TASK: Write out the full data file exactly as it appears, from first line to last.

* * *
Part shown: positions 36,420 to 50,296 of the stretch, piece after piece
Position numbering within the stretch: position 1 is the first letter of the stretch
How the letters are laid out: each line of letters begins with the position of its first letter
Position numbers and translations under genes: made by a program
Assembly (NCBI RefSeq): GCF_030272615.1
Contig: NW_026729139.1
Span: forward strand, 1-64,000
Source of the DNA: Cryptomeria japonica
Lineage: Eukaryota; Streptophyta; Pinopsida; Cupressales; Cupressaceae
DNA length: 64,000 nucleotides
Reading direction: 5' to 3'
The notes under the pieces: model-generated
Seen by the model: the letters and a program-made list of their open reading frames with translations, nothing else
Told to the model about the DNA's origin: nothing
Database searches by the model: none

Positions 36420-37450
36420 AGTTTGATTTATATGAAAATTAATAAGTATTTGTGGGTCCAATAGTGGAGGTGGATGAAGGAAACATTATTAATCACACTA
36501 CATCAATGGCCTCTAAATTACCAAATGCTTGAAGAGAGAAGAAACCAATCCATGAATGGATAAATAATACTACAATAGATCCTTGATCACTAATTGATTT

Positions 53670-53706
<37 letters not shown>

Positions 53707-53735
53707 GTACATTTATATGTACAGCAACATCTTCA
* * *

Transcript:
Part shown: positions 36,420 to 50,296 of the stretch, piece after piece
Position numbering within the stretch: position 1 is the first letter of the stretch
How the letters are laid out: each line of letters begins with the position of its first letter
Position numbers and translations under genes: made by a program
Assembly (NCBI RefSeq): GCF_030272615.1
Contig: NW_026729139.1
Span: forward strand, 1-64,000
Source of the DNA: Cryptomeria japonica
Lineage: Eukaryota; Streptophyta; Pinopsida; Cupressales; Cupressaceae
DNA length: 64,000 nucleotides
Reading direction: 5' to 3'
The notes under the pieces: model-generated
Seen by the model: the letters and a program-made list of their open reading frames with translations, nothing else
Told to the model about the DNA's origin: nothing
Database searches by the model: none

Positions 36420-37450
36420 AGTTTGATTTATATGAAAATTAATAAGTATTTGTGGGTCCAATAGTGGAGGTGGATGAAGGAAACATTATTAATCACACTA
36501 CATCAATGGCCTCTAAATTACCAAATGCTTGAAGAGAGAAGAAACCAATCCATGAATGGATAAATAATACTACAATAGATCCTTGATCACTAATTGATTT

Positions 53670-53706
<37 letters not shown>

Positions 53707-53735
53707 GTACATTTATATGTACAGCAACATCTTCA